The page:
• $\begingroup$ So data is just any way of representing a state; light still must have a way to hold "states" in an energy. How does it do that? Irradiance? $\endgroup$ – Andy Harglesis Oct 3 '13 at 20:45
  • 1
    $\begingroup$ I'd prefer to say that having more than one different state allows you to represent data/information. But basically yes. There are lots of ways of encoding data in light, since there are many different ways of tuning the light pulse. You could use intensity/amplitude, frequency, or digital schemes like PCM. Frankly I last learned about this in high school, you might be better off asking on EE.SE $\endgroup$ – Mark Mitchison Oct 3 '13 at 20:52
  • $\begingroup$ So light's states are not held in regards to irradiance, or radiative flux? I didn't ask for frequencies or intensity, or pulse-code modulation, but I asked specifically how the encoding of multiple values, and the procedure to do so works in regards to light; works in terms of photons. $\endgroup$ – Andy Harglesis Oct 3 '13 at 21:00
  • $\begingroup$ Actually I did answer your question @AndyHarglesis. The irradiance of an EM wave is given by the amplitude squared, so the multiple states for encoding data by amplitude modulation (AM) are given by the possible values of the electric field amplitude, or irradiance if you prefer thinking of it that way. $\endgroup$ – Mark Mitchison Oct 3 '13 at 21:16
4
$\begingroup$

I'd like to add some details to Mark Mitchison's spot on answer. There really, truly is in principle no lower bound to the cost in energy, or work you have to do or "mass" you have to supply to send and receive information between one physical system and another. Or, more precisely, there is no cost that arises from the nature of information itself. Costs in transmission arise from the fact that Mark concisely puts:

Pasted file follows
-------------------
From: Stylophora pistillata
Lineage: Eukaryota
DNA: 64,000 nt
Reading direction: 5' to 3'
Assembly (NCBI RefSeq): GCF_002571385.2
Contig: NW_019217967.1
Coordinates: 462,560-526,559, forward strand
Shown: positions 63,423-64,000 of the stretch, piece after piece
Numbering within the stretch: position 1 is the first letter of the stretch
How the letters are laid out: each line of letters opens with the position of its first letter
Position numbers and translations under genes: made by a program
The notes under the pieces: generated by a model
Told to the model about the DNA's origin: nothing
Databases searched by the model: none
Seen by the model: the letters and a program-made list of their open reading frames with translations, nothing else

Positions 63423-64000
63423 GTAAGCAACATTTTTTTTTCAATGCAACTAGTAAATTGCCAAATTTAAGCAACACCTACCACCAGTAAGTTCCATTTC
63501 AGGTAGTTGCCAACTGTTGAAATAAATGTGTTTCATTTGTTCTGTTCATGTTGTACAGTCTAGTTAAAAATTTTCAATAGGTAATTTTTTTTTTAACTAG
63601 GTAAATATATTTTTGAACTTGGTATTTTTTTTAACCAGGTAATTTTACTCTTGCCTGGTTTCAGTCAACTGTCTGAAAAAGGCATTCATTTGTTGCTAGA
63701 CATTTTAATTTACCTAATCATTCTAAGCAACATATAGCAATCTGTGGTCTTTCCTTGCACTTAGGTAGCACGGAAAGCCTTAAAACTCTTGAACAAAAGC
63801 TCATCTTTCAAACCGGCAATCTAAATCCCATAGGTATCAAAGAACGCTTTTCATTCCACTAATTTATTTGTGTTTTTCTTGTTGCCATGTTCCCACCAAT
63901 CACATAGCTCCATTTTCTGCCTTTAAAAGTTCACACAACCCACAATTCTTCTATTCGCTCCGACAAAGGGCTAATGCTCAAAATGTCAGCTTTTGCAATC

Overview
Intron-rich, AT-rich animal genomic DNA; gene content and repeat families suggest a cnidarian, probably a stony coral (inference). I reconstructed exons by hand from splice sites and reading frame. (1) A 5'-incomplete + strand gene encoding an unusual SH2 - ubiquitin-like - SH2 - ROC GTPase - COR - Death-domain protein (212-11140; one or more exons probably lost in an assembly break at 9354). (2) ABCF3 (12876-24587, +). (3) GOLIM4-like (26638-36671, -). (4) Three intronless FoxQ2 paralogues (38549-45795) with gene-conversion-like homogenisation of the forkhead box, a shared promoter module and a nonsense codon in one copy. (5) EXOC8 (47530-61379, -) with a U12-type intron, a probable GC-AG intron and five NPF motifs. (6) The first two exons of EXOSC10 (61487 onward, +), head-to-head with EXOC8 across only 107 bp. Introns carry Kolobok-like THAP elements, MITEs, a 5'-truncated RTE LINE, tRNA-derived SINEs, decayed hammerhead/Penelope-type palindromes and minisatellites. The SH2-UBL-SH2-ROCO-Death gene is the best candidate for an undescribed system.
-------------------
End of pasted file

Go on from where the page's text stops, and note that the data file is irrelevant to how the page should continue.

In our universe information has to be written in some kind of "real ink" and that ink is the states of physical systems

Information in practice cannot be some kind of abstract, disembodied knowledge, or a sequence of symbols even though we often (highly helpfully) treat it as such in probability and information theory. In the example in your comments:

Physically implemented packet-switched bits are high and low voltage specifications through channels of flow on an electric circuit within an electric field; electrons have mass.

the sent information is encoded in the physical states of massive particles, electrons. But it can equally well be encoded in the states of massless things like photons.

So the reasons why information sending and receiving "costs" something are slightly indirect, and they arise from, in rough order of descending fundamental importance:

  1. Landauer's principle, and, equivalently, the second law of thermodynamics;

  2. Signal to noise limitations in the particular physical system whose states you choose to "write" your information in;

  3. Dissipation in the particular physical system whose states you choose to "write" your information in;

Points 2. and 3. depend on the system you work with, so are not as fundamental as the first. Notice that I haven't mentioned things like the Heisenberg uncertainty principle or other quantum mechanical limitations. These show up in point 2. above; in principle, you can make these as small as you like by encoding your information in "bigger and bigger" reversible (lossless) classical systems so that, for example, the HUP accounts for less and less of the total noise limiting your signal transmission. Of course in practice, none of our technology so far is lossless or reversible, and so now and hitherto this means building bigger and more disspative systems, so the limits in 2. and 3. are very real. Quantum information transmission technology, which makes use of reversible state machines, may make these limits less important in the future.